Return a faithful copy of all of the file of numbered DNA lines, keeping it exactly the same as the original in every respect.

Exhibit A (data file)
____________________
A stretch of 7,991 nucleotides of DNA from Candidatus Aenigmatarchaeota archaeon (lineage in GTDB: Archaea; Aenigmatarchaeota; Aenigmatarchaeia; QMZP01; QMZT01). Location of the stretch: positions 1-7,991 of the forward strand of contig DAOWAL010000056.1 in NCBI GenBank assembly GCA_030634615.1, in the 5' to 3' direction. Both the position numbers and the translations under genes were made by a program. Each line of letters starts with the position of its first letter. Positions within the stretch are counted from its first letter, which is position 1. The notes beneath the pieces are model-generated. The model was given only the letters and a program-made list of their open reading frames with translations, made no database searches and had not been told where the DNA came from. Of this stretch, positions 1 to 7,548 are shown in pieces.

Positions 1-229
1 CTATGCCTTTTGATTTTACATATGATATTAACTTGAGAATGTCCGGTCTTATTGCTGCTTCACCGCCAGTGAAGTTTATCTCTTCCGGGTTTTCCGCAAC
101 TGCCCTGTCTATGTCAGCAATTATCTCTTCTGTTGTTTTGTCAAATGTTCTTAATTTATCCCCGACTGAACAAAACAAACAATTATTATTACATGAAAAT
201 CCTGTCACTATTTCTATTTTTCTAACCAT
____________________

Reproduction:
A stretch of 7,991 nucleotides of DNA from Candidatus Aenigmatarchaeota archaeon (lineage in GTDB: Archaea; Aenigmatarchaeota; Aenigmatarchaeia; QMZP01; QMZT01). Location of the stretch: positions 1-7,991 of the forward strand of contig DAOWAL010000056.1 in NCBI GenBank assembly GCA_030634615.1, in the 5' to 3' direction. Both the position numbers and the translations under genes were made by a program. Each line of letters starts with the position of its first letter. Positions within the stretch are counted from its first letter, which is position 1. The notes beneath the pieces are model-generated. The model was given only the letters and a program-made list of their open reading frames with translations, made no database searches and had not been told where the DNA came from. Of this stretch, positions 1 to 7,548 are shown in pieces.

Positions 1-229
1 CTATGCCTTTTGATTTTACATATGATATTAACTTGAGAATGTCCGGTCTTATTGCTGCTTCACCGCCAGTGAAGTTTATCTCTTCCGGGTTTTCCGCAAC
101 TGCCCTGTCTATGTCAGCAATTATCTCTTCTGTTGTTTTGTCAAATGTTCTTAATTTATCCCCGACTGAACAAAACAAACAATTATTATTACATGAAAAT
201 CCTGTCACTATTTCTATTTTTCTAACCAT